Two homies, Smokey &Craig, smoke up a dope dealer's weed and try to figure a way to get the $200 they owe the dope dealer by 10:00pm that night. In that time they smoke weed, get jacked, and they get shot at in a drive-by.
Craig and Day Day have finally moved out of their parents houses and into their own crib. The cousins work nights at a local mall as security guards. When their house is robbed on Christmas... See full summary »
Story of a promising high school basketball star and his relationships with two brothers, one a drug dealer and the other a former basketball star fallen on hard times and now employed as a security guard.
"Don't Be a Menace to South Central While Drinking your Juice in the Hood" is a parody of several U.S. films about being in the 'Hood', for instance "Boyz n the Hood", "South Central", "... See full summary »
John Singleton's portrayal of social problems in inner-city Los Angeles takes the form of a tale of three friends growing up together 'in the 'hood.' Half-brothers Doughboy and Ricky Baker are foils for each other's personality, presenting very different approaches to the tough lives they face. Ricky is the 'All-American' athlete, looking to win a football scholarship to USC and seeks salvation through sports, while 'Dough' succumbs to the violence, alcohol, and crime surrounding him in his environment, but maintains a strong sense of pride and code of honor. Between these two is their friend Tre, who is lucky to have a father, 'Furious' Styles, to teach him to have the strength of character to do what is right and to always take responsibility for his actions. Written by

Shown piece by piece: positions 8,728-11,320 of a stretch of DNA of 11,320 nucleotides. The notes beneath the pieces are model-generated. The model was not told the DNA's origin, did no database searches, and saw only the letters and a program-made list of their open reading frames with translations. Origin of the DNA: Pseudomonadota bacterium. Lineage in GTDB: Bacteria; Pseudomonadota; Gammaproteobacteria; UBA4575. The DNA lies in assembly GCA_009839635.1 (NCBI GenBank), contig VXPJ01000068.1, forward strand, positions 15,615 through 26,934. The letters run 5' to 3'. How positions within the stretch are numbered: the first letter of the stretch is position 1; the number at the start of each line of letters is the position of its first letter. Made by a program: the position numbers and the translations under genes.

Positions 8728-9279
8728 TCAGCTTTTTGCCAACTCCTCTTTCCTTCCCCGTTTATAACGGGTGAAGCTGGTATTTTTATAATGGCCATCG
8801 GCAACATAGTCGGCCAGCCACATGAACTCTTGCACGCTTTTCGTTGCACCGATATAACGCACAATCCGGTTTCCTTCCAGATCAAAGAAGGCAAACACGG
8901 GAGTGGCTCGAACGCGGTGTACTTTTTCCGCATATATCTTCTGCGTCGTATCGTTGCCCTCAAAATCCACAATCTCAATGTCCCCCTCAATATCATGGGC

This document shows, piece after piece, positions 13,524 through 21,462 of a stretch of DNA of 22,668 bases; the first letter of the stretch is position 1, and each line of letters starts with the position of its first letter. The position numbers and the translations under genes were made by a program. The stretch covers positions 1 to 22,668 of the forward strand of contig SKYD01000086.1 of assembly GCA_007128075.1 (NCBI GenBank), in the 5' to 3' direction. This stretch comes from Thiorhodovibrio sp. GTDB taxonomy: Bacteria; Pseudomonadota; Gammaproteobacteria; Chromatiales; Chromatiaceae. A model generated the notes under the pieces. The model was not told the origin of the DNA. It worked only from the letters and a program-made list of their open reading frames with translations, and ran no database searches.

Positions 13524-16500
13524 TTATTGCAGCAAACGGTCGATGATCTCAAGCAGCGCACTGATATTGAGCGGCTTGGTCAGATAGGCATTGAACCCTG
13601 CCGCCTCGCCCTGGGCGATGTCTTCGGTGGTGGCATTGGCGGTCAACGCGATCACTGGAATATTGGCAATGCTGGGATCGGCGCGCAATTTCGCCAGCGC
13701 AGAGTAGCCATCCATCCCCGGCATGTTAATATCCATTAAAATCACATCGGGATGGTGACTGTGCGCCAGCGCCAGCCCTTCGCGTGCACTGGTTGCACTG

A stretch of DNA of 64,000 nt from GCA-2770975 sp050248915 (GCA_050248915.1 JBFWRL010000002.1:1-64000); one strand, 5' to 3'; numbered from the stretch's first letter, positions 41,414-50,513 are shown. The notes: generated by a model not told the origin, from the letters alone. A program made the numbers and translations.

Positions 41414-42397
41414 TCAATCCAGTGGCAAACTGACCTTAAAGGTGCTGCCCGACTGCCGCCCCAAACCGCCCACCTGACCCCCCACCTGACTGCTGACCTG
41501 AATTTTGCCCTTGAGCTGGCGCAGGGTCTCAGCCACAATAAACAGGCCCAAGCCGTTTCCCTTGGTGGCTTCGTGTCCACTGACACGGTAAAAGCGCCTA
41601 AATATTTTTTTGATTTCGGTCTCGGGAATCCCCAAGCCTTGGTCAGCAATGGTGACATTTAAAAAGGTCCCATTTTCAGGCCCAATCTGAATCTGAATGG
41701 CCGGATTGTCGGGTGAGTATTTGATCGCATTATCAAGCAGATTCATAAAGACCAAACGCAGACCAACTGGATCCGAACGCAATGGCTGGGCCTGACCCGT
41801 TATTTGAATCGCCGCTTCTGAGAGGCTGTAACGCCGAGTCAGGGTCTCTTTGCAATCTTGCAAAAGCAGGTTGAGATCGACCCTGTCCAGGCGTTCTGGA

Tad Dibbern <DIBBERN_D@a1.mscf.upenn.edu>
Doughboy and his crew are based on the Rollin 60s Crips street gang, while Ferris and his crew are based on the Crenshaw Mafia Bloods street gang. See more »
Tre is given, by Furious, the tedious job of raking the leaves off of his lawn. There is, however, no tree evident in supporting shots or surrounding lawns to indicate where the leaves had come from. See more »
Hey D, why don't you go to the store for me.
Nigga, I ain't the one she told to go get it, its yo wife.
Look man, she ain't my wife.
She may as well be, Y'all got a family and all.
See more »
After the epilogue of what happens to Doughboy and Tre, the words "Boyz n the Hood: Increase the Peace" appears onscreen See more »
Well-done movie by John Singleton, and very well-acted. Well-developed characters, and people you come to really care about. What's especially sad is we actually have areas of this country where the brutality and senselessness portrayed here is all too real. Cuba Gooding, Jr. is exceptional as a bright young man deperately trying to not get sucked into the endless rage and revenge life of his boyhood pals. Laurence Fishburne is tremendous as a father trying to steer his son through this minefield of a life, and on to better things.
One complaint, his "Don't trust the white man" speech has gotten ridiculously old. This attitude serves absolutely no one, and makes all of us, white and black, worse off because of it. It's time this ceased to be portrayed in movies.
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